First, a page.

DreamFactory 2.7 introduces a new system endpoint – api/v2/system/import that allows you to import data files using a database service of your choice. Currently the feature supports CSV files. Support for XML and JSON is on our roadmap for future releases. This new endpoint is a DreamFactory native endpoint and it is a part of the “system” service. This endpoint is available to use right out of the box without the need for installing additional driver/extensions.
DreamFactory 2.7 has shipped! This release includes support for CSV file import, OpenID Connect, a new installer program to customize your DreamFactory installation, and many more bug fixes and enhancements. Get the 2.7 release from Bitnami or GitHub now. Here’s what’s new:
Twilio has a superb API for integrating SMS messages into your applications. It’s easy to add Twilio as a remote HTTP service to any application you’re building with DreamFactory. DreamFactory lets you securely store your Twilio authentication credentials, call the Twilio API directly from a DreamFactory session, and easily add role-based access control to any Twilio API endpoint. This brief tutorial shows you how to add Twilio to DreamFactory in five minutes.
Building and deploying data-driven applications, both web and mobile, typically requires a handful of development resources. Consider an enterprise application team consisting of a DBA, server-side team, client-side team, mobile team, and IT resources. Coordinating the work among team members and piecing together the front-end and back-end components of even a basic data-driven application is hard. But it shouldn’t be.
The good news is that there are many client technologies today that make front-end mobile application development a lot easier, particularly if you’re transitioning from web application development to “responsive” mobile app development. These front-end technologies include HTML5 for any device, great new client frameworks like Twitter Bootstrap and AngularJS , “hybrid” app technologies like Adobe PhoneGap and Sencha, and native development SDKs for iOS, Android, and Windows.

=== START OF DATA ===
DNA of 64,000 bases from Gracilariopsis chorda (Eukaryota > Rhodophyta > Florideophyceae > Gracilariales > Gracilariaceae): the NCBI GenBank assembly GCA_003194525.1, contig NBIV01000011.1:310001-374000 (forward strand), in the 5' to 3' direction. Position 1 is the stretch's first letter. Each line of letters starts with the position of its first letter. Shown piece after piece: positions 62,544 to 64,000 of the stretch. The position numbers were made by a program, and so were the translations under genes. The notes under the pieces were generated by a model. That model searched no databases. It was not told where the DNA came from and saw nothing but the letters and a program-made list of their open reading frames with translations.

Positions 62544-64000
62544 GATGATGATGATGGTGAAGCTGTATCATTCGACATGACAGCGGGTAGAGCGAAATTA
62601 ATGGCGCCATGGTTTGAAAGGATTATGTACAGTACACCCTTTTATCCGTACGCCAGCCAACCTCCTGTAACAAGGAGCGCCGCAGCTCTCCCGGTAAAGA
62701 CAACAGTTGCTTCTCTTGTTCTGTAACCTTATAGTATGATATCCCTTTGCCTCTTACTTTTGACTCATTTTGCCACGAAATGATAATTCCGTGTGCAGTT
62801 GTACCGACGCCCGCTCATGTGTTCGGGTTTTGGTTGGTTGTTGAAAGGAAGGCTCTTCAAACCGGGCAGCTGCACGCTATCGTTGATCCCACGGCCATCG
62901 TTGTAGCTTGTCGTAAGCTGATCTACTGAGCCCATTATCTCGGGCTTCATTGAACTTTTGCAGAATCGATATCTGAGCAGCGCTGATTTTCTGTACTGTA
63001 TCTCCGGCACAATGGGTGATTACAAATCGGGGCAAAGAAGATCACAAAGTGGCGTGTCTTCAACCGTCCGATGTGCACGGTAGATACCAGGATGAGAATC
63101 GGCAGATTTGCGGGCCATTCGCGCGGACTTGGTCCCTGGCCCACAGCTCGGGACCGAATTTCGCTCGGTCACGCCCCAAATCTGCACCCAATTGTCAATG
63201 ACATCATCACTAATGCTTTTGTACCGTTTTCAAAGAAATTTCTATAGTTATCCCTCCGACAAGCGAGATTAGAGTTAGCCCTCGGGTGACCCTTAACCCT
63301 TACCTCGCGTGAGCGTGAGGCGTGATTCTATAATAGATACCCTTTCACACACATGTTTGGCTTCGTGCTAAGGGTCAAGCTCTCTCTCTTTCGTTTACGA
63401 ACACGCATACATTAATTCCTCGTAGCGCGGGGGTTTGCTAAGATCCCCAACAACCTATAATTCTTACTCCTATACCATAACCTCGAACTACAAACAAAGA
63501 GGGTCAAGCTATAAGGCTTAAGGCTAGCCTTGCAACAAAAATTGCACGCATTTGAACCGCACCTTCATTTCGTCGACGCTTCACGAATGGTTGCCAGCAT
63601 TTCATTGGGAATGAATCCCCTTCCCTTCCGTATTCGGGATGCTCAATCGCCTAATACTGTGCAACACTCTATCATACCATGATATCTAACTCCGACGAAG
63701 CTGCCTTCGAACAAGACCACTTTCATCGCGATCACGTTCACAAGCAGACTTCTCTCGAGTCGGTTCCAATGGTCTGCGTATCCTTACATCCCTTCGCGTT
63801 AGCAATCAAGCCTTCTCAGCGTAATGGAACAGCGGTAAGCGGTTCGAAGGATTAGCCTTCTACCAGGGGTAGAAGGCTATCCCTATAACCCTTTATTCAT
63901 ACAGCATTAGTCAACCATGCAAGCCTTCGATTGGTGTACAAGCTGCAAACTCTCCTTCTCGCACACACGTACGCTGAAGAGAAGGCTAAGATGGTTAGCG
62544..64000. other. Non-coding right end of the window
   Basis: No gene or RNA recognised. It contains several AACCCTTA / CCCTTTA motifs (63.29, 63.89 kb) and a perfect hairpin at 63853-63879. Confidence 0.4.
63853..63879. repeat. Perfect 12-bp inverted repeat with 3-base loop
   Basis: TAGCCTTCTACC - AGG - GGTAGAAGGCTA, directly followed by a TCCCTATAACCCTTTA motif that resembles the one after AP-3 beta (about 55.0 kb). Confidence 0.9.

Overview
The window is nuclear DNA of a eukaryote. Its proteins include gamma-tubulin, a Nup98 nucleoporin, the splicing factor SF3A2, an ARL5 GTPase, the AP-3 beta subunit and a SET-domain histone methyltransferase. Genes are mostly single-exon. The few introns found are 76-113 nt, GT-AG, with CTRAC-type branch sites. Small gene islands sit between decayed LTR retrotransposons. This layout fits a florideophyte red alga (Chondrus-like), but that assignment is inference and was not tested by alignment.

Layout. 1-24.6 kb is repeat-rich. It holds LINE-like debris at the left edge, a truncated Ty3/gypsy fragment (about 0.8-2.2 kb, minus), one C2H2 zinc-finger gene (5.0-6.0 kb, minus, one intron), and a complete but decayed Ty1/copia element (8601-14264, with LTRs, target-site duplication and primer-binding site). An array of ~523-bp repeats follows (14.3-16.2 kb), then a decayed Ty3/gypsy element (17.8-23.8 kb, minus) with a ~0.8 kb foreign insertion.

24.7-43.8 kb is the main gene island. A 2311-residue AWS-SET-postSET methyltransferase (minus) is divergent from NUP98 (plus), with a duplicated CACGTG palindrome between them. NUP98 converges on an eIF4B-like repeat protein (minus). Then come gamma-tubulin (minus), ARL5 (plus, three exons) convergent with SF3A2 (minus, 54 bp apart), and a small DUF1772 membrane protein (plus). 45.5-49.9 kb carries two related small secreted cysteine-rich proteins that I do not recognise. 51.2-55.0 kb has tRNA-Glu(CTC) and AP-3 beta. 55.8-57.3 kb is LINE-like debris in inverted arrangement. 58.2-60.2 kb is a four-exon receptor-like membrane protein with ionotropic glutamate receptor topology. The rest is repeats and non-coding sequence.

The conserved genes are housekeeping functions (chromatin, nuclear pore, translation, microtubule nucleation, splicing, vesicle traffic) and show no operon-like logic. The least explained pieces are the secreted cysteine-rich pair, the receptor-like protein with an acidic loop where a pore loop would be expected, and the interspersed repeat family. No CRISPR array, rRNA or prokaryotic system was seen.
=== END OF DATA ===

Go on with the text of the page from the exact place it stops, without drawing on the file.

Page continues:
What’s missing is an easy way to create the back-end of your mobile application. Today the heavy lifting is done by server-side engineers. That means configuring servers and back-end software, building back-end service interfaces, and testing front-end and back-end integration. These are all time consuming and complex tasks, even for a simple mobile application.
We believe developing a mobile application from scratch should be dramatically easier for front-end developers. You shouldn’t have to become a “full stack” engineer to code and deploy a world-class mobile application. Taking the back-end roles out of the equation and enabling a front-end developer to build and deploy their work makes life alot easier. It’s not overwhelming.
We built the DreamFactory Services Platform (DSP) to help address this challenge. More on that in our next blog post.